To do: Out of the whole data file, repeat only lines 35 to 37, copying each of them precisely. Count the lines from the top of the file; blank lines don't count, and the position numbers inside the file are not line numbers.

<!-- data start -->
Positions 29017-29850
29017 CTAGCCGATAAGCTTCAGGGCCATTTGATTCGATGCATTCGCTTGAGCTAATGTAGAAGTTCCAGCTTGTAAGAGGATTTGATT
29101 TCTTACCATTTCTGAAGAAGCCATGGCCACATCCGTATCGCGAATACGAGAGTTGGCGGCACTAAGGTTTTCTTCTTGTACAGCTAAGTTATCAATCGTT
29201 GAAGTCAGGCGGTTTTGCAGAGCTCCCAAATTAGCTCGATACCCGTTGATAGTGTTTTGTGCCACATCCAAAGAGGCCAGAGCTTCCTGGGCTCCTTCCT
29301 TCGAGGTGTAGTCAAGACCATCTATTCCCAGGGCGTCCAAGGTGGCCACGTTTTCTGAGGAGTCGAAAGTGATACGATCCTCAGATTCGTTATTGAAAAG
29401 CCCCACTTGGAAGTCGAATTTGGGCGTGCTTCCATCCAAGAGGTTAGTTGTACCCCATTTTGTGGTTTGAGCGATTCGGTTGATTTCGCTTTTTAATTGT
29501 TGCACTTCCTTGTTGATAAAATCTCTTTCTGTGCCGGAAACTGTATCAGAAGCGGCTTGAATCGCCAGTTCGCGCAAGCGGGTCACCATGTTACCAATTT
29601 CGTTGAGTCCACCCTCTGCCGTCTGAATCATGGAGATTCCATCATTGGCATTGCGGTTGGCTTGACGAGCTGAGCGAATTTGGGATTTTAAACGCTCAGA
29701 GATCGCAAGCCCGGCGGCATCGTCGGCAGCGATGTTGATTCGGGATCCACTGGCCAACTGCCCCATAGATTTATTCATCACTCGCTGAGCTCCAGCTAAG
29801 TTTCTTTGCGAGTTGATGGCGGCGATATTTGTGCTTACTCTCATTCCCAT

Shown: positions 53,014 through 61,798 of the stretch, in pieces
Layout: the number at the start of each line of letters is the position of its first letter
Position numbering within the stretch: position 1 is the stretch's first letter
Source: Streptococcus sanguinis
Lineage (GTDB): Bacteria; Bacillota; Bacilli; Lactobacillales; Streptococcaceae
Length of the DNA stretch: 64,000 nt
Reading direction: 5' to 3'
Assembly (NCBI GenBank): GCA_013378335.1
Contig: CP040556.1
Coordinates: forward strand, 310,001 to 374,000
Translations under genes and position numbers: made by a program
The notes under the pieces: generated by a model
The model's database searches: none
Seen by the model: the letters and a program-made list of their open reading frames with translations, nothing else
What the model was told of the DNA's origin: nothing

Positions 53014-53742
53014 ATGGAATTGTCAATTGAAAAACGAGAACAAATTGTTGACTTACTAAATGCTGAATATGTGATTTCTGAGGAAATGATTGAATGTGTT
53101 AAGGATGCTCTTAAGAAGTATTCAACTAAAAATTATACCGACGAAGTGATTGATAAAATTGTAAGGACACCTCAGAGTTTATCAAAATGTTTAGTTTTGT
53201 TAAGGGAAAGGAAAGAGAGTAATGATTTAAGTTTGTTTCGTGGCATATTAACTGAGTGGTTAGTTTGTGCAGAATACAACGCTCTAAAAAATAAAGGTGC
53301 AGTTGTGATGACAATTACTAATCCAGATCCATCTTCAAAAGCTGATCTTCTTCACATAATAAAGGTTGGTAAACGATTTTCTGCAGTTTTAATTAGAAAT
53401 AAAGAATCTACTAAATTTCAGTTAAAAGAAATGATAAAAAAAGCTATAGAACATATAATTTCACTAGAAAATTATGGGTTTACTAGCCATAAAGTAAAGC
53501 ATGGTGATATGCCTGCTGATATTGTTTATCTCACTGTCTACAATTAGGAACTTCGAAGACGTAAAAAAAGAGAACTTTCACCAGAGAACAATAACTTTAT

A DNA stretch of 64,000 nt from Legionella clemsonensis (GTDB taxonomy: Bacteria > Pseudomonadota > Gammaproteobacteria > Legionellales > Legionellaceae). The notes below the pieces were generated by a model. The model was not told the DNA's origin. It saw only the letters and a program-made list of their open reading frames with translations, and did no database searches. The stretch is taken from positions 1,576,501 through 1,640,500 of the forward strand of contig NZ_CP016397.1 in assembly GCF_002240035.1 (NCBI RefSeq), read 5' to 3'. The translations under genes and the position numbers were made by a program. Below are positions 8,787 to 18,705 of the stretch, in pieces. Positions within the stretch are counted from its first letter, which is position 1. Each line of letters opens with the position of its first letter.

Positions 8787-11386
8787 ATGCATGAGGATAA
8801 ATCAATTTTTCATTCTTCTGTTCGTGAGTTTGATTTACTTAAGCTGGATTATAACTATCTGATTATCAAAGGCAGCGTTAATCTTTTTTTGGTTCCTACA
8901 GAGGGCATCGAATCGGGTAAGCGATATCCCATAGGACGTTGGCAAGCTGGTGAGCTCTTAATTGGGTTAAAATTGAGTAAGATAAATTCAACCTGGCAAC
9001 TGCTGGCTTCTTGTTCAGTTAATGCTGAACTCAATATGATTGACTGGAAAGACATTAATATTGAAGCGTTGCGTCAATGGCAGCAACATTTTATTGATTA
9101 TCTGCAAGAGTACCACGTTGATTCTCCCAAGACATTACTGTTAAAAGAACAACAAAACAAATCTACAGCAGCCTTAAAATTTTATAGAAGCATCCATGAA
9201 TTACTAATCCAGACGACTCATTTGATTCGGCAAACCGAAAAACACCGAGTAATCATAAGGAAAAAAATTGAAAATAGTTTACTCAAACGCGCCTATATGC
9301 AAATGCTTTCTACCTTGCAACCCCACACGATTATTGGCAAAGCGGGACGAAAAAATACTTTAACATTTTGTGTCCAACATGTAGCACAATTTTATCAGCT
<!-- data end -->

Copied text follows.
8787 ATGCATGAGGATAA
8801 ATCAATTTTTCATTCTTCTGTTCGTGAGTTTGATTTACTTAAGCTGGATTATAACTATCTGATTATCAAAGGCAGCGTTAATCTTTTTTTGGTTCCTACA
8901 GAGGGCATCGAATCGGGTAAGCGATATCCCATAGGACGTTGGCAAGCTGGTGAGCTCTTAATTGGGTTAAAATTGAGTAAGATAAATTCAACCTGGCAAC